In the 1950s the active bench of the Second Circuit experienced nearly a complete turnover, one that changed how the judges approach copyright law.
There’s an old joke about scientific progress: that science advances one funeral at a time. The same might be said about judicial philosophies. Some judges might be persuaded to change their views over time, but it is just as likely, if not more, that change occurs through a changing of the guard. So it was with the Second Circuit in the 1960s. The Second Circuit had had a remarkably stable bench during the 1940s, when Learned Hand was the chief judge. Four of them, Hand, Hand’s cousin Augustus, Harrie Chase, and Thomas Swan served together in active or senior status for twenty-five years, from 1929 to 1954. The remaining two, Charles Clark and Jerome Frank, were with them from 1940 on.
But within six years in the 1950s, the active bench of the Second Circuit experienced nearly a complete turnover, except for Clark. The new judges, who included Henry Friendly, J. Edward Lumbard, Irving Kaufman, and Thurgood Marshall, obviously had different educational and professional experiences from those of the judges they replaced. What truly distinguished the new group, however, is that they had a very different approach to judicial decisionmaking, and in particular the proper role of discretion. No longer were the Second Circuit judges comfortable with leaving important substantive decisions on the merits of a claim to case-by-case equitable balancing. In the 1960s, the Second Circuit began crafting multi-part tests to replace the vague standards that had come before, to force lower courts and later panels to elaborate the reasons for their decisions. Whether they consciously subscribed to it or not, the new judges were heavily influenced by Legal Process ideology. Continue reading “The Legal Process Sea-Change”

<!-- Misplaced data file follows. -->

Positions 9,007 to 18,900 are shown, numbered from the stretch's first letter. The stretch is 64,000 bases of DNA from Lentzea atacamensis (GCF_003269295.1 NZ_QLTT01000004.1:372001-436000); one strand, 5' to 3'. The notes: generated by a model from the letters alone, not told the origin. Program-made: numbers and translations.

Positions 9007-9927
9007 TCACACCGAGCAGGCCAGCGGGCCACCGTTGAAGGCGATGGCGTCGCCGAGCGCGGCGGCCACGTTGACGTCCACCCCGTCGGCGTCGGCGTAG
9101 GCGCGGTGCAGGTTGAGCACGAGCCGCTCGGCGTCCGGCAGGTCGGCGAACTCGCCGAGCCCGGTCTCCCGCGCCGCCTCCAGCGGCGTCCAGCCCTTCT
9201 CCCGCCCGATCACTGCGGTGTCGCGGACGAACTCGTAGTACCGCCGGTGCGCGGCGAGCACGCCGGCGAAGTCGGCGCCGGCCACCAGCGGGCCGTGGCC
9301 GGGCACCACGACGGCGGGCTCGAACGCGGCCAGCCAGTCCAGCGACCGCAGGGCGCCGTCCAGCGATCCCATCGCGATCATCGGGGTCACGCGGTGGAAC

Possibly no judge had a greater influence on copyright law in the twentieth century than Learned Hand. Nichols v. Universal Pictures and Peter Pan Fabrics are foundational cases in most textbooks; Sheldon v. MGM and Fred Fisher v. Dillingham used to be. And although he did not write the opinion, Hand was on the panel that decided Arnstein v. Porter.